The C8 Chevrolet Corvette has shaken up the enthusiast's perspective on the supercar market quite a bit since its inception. I mean, what other mid-engine domestic two-seater exists like it? And if that wasn't enough, Chevrolet—in typical Corvette fashion—decided that it was necessary to give it more. Enter the Z06.
For just $105,300, you can buy your own 670-horsepower monster with a 2.6-second 0-to-60-MPH time. Or, you would be able to buy one, if you could find one for that price. With the Z06 being in substantial demand, it's unlikely that you'll be able to just walk to your local dealership and order one for pickup. Instead, you're probably going to have better luck at an enthusiast auction site, which is where Corvette Blogger noticed that two C8 Corvette Z06s failed to sell last week.
The first place you'd probably look for a collectible car is Bring a Trailer. That's exactly what one dealership was hoping for when they listed their 2023 Chevy Corvette Z06 3LZ 70th Anniversary Edition Stingray for auction. The window sticker for the C8 Z06 was a whopping $146,340 after all of its options and delivery charges and the auction quickly surpassed that number. In fact, one potential buyer bid $222,000—35% over MSRP. However, the car simply didn't sell because the auction reserve was not met.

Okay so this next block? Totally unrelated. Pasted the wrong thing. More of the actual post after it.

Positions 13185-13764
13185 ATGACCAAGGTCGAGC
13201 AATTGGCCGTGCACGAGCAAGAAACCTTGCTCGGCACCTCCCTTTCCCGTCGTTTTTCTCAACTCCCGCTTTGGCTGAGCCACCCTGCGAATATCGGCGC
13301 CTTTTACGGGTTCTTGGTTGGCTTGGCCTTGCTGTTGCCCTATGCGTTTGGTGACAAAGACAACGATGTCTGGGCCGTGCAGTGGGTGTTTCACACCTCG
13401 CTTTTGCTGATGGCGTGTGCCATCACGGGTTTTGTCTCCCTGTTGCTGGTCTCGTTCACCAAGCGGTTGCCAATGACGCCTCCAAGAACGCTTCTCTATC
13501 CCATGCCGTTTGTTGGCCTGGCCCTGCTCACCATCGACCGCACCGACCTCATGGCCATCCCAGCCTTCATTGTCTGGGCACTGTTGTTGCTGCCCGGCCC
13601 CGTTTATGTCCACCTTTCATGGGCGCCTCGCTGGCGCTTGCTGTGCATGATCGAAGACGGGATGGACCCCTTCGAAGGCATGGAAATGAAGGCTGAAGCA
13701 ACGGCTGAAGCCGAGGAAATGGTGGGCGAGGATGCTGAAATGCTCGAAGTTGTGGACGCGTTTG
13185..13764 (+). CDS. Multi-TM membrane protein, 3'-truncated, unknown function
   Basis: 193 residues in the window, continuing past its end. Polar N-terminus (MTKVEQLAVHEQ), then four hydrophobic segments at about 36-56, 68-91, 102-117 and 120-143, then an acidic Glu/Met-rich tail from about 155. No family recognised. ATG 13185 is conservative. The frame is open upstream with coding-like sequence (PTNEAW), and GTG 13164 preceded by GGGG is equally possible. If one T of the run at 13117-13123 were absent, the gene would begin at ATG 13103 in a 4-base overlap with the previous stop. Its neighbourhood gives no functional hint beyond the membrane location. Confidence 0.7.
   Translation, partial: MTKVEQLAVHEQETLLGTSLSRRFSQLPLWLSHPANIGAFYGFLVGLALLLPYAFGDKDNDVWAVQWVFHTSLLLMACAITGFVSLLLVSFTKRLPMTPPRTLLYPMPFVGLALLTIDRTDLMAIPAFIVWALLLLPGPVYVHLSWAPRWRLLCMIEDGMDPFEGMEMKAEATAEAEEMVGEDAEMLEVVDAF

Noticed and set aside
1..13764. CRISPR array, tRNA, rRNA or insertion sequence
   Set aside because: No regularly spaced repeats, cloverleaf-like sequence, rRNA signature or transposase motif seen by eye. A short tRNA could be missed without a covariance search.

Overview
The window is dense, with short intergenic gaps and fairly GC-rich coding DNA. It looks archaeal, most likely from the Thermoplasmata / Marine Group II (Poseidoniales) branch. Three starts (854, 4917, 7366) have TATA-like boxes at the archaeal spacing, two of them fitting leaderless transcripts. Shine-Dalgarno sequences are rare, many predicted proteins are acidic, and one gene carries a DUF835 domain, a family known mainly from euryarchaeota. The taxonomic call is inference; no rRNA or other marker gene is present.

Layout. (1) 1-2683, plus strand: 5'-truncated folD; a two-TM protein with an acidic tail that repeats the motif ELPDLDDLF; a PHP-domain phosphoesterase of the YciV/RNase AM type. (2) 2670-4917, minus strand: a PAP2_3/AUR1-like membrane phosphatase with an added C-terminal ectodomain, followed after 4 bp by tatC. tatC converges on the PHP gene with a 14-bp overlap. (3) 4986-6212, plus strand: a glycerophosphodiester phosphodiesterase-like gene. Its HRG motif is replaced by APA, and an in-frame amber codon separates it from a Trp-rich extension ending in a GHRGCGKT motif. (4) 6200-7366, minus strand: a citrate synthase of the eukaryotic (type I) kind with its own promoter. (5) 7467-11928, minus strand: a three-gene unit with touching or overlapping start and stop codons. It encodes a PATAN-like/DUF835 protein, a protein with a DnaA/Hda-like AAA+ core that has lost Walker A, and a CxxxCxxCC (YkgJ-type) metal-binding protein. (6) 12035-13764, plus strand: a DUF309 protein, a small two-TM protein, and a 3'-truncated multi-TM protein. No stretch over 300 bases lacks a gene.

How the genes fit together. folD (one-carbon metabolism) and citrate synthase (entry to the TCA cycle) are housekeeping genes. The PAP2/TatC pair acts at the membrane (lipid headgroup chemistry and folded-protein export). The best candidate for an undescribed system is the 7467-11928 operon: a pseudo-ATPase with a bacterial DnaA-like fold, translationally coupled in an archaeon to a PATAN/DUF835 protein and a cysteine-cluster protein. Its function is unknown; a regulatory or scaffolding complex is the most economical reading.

Another C8 Z06, this time a coupe, was listed on Cars & Bids. This particular variant wasn't a 70th Anniversary Edition, but it still was expected to sell for major bucks. However, much like the example on Bring a Trailer, this Z06 failed to meet its reserve price also, but with a much lower bid of $178,569. The sticker price on this car was $131,255, meaning that someone was willing to pay a $47,314 markup, plus the buyer's premium. The seller later added a comment indicating that they "did not lower the reserve at all" and "sold it retail."
The lower price could have been because the car wasn't a special edition (outside of being a Z06, that is), or because it was a flip. According to Corvette Blogger, this car was put up for consignment sale by its original buyer, which means that GM could drop the warranty for the car—a protection that the automaker put in place to prevent cars from being easily flipped for massive profits.
Look—I get it, something is worth what people are willing to pay for it. And in defense of the sellers, on the rare chance that you actually find a Z06 on a dealer lot, it's probably going to be heavily marked up (like this one in Idaho which is marked up just over $100,000 over MSRP).
What sucks is that logic has made a lot of people's once-attainable dream cars unobtainable from the factory in some weird markup hellscape that isn't exactly helped by enthusiast auction sites and greedy dealers. But that's the way it goes: pay the price, or risk the chance of finding something second-hand later on. For now, we'll just observe from afar and see what the market actually lands at for these American supercars.
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